The Norwegian Radiation Protection Authority (NRPA) SSDL recommended in 2000 the use of absorbed dose to water as the quality for calibration and code of practice in radiotherapy. The absorbed dose to water standard traceable to BIPM was established in Norway in 1995. The international code of practice, IAEA TRS 398 was under preparation. As a part of the implementation of the new dosimetry system the SSDL went to radiotherapy departments in Norway in 2001. The aim of the visit was to: Prepare and support the users in the implementation of TRS 398 by teaching, discussions and measurements on-site; Gain experience for NRPA in the practical implementation of TRS 398 and perform comparisons between TRS 277 and TRS 398 for different beam qualities; Report experience from implementation of TRS 398 to IAEA. The NRPA 30x30x30 cm3 water phantom is equal to the BIPM calibration phantom. This was used for the photon measurements in 16 different beams. NRPA used three chambers: NE 2571, NE 2611 and PR06C for the photon measurements. As a quality control the set-up was compared with the Finnish site-visit equipment at University Hospital of Helsinki, and the measured absorbed dose to water agreed within 0.6%. The Finnish SSDL calibrated the Norwegian chambers and the absorbed dose to water calibration factors given by the two SSDLs for the three chambers agreed within 0.3%. The local clinical dosimetry in Norway was based on TRS 277. For the site-visit the absorbed dose to water was determined by NRPA using own equipment including the three chambers and the hospitals reference chamber. The hospital determined the dose the same evening using their local equipment. For the 16 photon beams the deviations between the two absorbed dose to water determinations for TRS 277 were in the range -1,7% to +4.0%. The uncertainty in the measurements was 1% (k=1). The deviation was explained in local implementation of TRS 277, the use of plastic phantoms, no resent calibration of thermometers

  20. Independent absorbed-dose calculation using the Monte Carlo algorithm in volumetric modulated arc therapy

    To report the result of independent absorbed-dose calculations based on a Monte Carlo (MC) algorithm in volumetric modulated arc therapy (VMAT) for various treatment sites. All treatment plans were created by the superposition/convolution (SC) algorithm of SmartArc (Pinnacle V9.2, Philips). The beam information was converted into the format of the Monaco V3.3 (Elekta), which uses the X-ray voxel-based MC (XVMC) algorithm. The dose distribution was independently recalculated in the Monaco. The dose for the planning target volume (PTV) and the organ at risk (OAR) were analyzed via comparisons with those of the treatment plan. Before performing an independent absorbed-dose calculation, the validation was conducted via irradiation from 3 different gantry angles with a 10- × 10-cm2 field. For the independent absorbed-dose calculation, 15 patients with cancer (prostate, 5; lung, 5; head and neck, 3; rectal, 1; and esophageal, 1) who were treated with single-arc VMAT were selected. To classify the cause of the dose difference between the Pinnacle and Monaco TPSs, their calculations were also compared with the measurement data. In validation, the dose in Pinnacle agreed with that in Monaco within 1.5%. The agreement in VMAT calculations between Pinnacle and Monaco using phantoms was exceptional; at the isocenter, the difference was less than 1.5% for all the patients. For independent absorbed-dose calculations, the agreement was also extremely good. For the mean dose for the PTV in particular, the agreement was within 2.0% in all the patients; specifically, no large difference was observed for high-dose regions. Conversely, a significant difference was observed in the mean dose for the OAR. For patients with prostate cancer, the mean rectal dose calculated in Monaco was significantly smaller than that calculated in Pinnacle. There was no remarkable difference between the SC and XVMC calculations in the high-dose regions. The difference observed in the low-dose regions may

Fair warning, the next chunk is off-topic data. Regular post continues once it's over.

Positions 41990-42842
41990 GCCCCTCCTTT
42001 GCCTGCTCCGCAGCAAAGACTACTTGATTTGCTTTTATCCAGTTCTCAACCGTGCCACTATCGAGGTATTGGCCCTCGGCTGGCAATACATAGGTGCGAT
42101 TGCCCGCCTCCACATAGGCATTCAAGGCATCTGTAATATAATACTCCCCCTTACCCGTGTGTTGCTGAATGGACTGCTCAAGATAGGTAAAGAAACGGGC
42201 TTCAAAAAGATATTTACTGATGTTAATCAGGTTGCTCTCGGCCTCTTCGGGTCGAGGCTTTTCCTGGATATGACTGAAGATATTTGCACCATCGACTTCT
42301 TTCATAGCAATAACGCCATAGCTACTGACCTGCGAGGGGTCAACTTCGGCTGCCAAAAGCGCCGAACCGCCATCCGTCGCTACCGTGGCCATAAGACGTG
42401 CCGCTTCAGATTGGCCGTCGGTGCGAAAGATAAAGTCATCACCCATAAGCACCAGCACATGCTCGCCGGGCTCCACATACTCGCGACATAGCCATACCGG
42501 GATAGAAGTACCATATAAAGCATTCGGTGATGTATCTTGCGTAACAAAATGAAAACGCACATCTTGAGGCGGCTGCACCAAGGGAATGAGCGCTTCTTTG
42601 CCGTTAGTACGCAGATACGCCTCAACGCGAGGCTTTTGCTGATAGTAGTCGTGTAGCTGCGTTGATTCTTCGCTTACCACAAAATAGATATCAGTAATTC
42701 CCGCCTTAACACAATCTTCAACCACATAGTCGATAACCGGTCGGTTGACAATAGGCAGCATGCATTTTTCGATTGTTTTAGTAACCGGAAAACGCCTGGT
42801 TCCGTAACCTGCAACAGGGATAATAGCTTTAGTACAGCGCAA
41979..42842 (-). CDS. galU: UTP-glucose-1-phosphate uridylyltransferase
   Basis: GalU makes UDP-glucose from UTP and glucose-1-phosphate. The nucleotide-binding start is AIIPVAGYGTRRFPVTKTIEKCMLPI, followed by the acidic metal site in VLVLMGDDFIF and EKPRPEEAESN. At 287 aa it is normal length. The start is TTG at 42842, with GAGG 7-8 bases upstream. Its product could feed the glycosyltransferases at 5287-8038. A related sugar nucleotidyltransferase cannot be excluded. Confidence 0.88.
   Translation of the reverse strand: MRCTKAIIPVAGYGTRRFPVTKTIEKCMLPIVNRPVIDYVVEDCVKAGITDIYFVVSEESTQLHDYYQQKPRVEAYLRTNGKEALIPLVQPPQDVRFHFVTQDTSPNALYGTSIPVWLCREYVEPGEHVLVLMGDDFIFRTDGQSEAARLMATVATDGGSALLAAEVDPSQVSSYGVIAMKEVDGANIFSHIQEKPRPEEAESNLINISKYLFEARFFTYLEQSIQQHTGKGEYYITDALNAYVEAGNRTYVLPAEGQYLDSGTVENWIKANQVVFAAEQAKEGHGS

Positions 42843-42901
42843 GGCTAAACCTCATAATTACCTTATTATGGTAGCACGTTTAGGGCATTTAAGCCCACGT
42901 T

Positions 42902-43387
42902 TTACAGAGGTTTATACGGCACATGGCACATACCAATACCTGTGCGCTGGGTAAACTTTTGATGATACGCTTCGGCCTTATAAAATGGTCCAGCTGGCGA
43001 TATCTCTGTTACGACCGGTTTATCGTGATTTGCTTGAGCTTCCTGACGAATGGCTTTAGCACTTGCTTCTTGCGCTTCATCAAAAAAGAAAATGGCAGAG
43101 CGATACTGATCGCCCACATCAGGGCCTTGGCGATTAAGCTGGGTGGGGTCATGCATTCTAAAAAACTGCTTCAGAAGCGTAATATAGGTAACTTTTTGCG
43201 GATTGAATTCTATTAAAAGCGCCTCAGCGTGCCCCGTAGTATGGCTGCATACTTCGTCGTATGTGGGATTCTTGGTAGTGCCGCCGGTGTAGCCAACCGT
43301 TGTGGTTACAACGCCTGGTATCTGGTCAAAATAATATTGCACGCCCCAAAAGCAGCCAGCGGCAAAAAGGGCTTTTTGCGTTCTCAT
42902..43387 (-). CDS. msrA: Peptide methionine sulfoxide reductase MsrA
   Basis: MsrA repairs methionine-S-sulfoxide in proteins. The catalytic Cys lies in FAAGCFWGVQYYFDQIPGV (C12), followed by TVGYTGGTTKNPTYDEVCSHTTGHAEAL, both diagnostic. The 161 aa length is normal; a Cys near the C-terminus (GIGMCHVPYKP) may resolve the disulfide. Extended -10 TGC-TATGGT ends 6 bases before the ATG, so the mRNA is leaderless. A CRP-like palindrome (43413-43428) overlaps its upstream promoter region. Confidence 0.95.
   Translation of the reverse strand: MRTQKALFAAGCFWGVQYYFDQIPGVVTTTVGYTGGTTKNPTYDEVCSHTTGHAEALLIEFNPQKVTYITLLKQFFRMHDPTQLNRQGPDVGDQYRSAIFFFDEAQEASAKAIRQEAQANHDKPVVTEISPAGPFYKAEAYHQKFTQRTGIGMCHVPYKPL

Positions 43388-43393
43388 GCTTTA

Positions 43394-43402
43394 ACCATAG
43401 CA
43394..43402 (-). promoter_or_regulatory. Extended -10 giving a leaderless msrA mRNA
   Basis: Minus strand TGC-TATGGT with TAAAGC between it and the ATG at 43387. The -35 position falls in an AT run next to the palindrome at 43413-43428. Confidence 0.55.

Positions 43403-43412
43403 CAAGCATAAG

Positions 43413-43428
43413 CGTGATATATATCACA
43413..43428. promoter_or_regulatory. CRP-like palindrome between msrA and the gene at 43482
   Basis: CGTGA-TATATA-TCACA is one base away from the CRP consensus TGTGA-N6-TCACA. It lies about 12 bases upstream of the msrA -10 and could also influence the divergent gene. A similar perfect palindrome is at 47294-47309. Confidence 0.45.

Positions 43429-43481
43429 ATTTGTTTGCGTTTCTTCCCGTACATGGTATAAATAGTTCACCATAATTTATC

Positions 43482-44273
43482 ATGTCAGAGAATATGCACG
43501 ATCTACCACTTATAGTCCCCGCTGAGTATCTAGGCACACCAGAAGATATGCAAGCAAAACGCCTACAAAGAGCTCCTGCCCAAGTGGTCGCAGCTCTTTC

1. A study on absorbed dose in the breast tissue using geant4 simulation for mammography